At the premiere of documentary film “Bad Like Brooklyn Dancehall” last Thursday at the Tribeca Film Festival in Manhattan, the storied, cinema-centered event felt more like a concert as artists from the doc graced a showroom stage.

As attendees danced under the glow of blue and purple stage lights, artists such as Jamaican music star Shaggy performed his hit songs like “It Wasn’t Me.” At one point, amid the mix of dancehall music and influential music talent, someone in the crowd twirled a Jamaican flag as chest-thumping beats reverberated throughout the venue.

For the previous hour and a half, attendees had immersed themselves in a chronicle of dancehall music, conveyed by members of Brooklyn’s Jamaican community and beyond who were there in the 80s and the 90s when the genre took root in basement parties and passa passa events. Eventually, it would spread out across the radio airwaves.

Shaggy’s performance punctuated the documentary’s premiere, a surprise finish that brought the film’s characters and culture to life. Photo: André Beganski/Decrypt
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Directed by Ben DiGiacomo and Dutty Vannier, the documentary was produced by A9NY Studio in association with Decentralized Pictures, the nonprofit co-founded by filmmaker Roman Coppola that leverages crypto tokens and a community voting model to support the cinematic arts. (Decentralized Pictures is a client of Decrypt Studios, a sister division of Decrypt.)

Rather than focus on just one artist, “Bad Like Brooklyn Dancehall” captures the stories of numerous musicians who helped pioneer the genre in the 1980s, including Jurt Ali, Screechy Dan, Future Fambo, and Red Fox. Even so, Shaggy’s presence lent some star power to the premiere.

Artists including Ricky Blaze, Babyface a.k.a Lionface, and Ding Dong (from left) appeared. Photo: André Beganski/Decrypt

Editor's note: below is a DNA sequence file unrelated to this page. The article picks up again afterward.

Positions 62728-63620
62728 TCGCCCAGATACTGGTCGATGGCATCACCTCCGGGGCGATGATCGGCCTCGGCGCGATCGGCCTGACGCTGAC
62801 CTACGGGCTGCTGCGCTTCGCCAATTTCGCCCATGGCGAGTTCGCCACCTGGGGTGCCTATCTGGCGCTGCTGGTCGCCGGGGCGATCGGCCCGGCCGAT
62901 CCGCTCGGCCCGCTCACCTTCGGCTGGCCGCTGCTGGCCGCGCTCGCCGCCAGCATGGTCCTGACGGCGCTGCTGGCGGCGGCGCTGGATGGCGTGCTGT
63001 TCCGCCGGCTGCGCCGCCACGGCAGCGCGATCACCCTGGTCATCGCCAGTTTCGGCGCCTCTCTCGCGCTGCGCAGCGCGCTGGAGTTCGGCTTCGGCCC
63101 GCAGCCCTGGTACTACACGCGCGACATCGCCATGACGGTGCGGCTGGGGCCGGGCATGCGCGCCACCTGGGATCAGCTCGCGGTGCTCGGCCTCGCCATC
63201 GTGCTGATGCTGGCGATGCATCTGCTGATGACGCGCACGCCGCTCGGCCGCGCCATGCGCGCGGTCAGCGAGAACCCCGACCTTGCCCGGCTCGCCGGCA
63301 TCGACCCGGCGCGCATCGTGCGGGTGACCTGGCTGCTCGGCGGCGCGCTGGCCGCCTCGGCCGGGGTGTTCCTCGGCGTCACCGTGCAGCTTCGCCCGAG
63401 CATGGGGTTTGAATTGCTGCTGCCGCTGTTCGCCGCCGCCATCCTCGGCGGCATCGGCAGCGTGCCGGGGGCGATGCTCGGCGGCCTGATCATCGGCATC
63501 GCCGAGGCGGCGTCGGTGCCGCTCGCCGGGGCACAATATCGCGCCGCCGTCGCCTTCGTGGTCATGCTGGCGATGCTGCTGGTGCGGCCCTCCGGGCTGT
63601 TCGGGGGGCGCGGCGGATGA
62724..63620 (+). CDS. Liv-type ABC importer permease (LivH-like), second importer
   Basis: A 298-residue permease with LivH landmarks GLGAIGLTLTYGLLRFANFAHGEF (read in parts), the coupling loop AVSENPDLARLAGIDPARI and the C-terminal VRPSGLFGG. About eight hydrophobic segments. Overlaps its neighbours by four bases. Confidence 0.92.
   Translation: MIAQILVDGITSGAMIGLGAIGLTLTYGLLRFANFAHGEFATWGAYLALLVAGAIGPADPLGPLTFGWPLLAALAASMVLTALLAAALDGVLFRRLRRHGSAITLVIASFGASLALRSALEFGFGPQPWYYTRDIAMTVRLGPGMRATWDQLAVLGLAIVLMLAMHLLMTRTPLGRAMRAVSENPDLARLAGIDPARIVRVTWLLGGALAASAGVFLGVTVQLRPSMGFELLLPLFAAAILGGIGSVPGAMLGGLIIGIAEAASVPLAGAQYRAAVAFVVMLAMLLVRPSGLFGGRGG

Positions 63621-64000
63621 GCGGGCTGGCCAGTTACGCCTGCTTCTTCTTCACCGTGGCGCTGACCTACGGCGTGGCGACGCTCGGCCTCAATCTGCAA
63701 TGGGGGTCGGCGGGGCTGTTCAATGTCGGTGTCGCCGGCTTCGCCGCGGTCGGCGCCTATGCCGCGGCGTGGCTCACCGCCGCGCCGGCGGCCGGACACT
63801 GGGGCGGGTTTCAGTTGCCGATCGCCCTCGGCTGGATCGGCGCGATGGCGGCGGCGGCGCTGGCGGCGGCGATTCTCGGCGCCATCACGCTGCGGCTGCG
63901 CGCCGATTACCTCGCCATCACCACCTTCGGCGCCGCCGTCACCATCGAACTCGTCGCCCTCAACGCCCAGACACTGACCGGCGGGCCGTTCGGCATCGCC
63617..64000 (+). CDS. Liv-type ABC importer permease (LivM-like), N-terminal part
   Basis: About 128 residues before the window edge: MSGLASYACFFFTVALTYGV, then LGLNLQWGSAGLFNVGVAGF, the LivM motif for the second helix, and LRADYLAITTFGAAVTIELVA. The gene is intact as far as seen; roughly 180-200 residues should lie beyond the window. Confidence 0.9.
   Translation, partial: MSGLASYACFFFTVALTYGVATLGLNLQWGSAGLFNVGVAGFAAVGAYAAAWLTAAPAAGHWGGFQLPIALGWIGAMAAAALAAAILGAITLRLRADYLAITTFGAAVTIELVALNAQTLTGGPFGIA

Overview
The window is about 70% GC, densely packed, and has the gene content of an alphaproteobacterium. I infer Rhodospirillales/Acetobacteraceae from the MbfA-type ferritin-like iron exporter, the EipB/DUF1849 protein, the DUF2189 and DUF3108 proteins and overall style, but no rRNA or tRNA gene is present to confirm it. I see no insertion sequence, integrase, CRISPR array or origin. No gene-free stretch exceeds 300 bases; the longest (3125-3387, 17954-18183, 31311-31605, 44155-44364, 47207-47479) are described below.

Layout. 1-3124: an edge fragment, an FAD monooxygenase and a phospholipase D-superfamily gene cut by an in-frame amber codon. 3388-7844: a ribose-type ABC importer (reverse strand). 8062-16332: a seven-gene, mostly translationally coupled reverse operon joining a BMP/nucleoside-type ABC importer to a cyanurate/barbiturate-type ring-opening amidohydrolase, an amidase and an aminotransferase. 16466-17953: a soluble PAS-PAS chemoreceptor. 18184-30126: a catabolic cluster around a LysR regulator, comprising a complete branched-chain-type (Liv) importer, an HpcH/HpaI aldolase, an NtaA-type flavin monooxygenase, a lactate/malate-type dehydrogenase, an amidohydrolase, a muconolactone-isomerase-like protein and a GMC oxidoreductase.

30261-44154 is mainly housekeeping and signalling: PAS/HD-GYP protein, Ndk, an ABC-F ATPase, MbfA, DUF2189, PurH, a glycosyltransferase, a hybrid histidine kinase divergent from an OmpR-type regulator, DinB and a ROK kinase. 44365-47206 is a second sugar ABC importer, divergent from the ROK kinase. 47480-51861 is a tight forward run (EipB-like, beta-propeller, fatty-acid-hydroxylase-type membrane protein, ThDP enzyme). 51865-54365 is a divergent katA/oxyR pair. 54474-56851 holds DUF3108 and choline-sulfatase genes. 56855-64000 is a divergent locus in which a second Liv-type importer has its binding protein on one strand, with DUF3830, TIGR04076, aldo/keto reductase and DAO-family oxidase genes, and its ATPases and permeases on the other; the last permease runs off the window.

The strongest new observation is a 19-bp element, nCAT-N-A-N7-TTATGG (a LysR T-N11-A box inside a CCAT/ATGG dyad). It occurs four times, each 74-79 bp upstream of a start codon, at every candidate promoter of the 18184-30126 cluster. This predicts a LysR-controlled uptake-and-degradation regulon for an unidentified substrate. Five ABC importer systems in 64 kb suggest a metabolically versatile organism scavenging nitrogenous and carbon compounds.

"Bad Like Brooklyn Dancehall" also explores the evolution of the space beyond the early days. Several artists with Jamaican roots also featured in the documentary, such as Ricky Blaze, Babyface a.k.a Lionface, and Ding Dong, who helped carry on the legacy of dancehall music well into the 2000s.

Ben and Amy DiGiacomo (from left). Photo: André Beganski/Decrypt

The documentary represents the fourth film that co-director Ben DiGiacomo and producer Amy DiGiacomo have worked on together. Amy wrote and Ben directed “BTH: The Bradley Theodore Documentary,” a short that premiered in 2015.

Leo Matchett and Mike Musante (from left) of Decentralized Pictures. Photo: André Beganski/Decrypt

Leo Matchett, one of the film’s executive producers and Decentralized Pictures’ CEO, said the nonprofit came on after the film was shot to provide mentorship and funds for editing and color grading. Mike Musante, the nonprofit’s co-founder and VP of Production and Acquisitions, also appeared at the premiere.

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Popular NFT artwork was displayed in partnership with OKX. Photo: André Beganski/Decrypt

Zooming out, Decentralized Pictures wasn’t the only blockchain-related group present at the Tribeca Film Festival. Cryptocurrency exchange OKX was the festival’s presenting sponsor, which explains why a selection of NFTs was on display, showcasing projects like the Bored Ape Yacht Club, Doodles, and Azuki.

"Bad Like Brooklyn Dancehall" premiered at the 2023 Tribeca Film Festival. Photo: André Beganski/Decrypt

For those involved in the film’s production, taking a vibrant slice of New York’s cultural history and bringing it to the big screen at the Tribeca Film Festival was a celebratory moment at a hometown institution. And for audiences, “Bad Like Brooklyn Dancehall” is an homage to dancehall music that sheds genuine insight into how Jamaican culture went worldwide.

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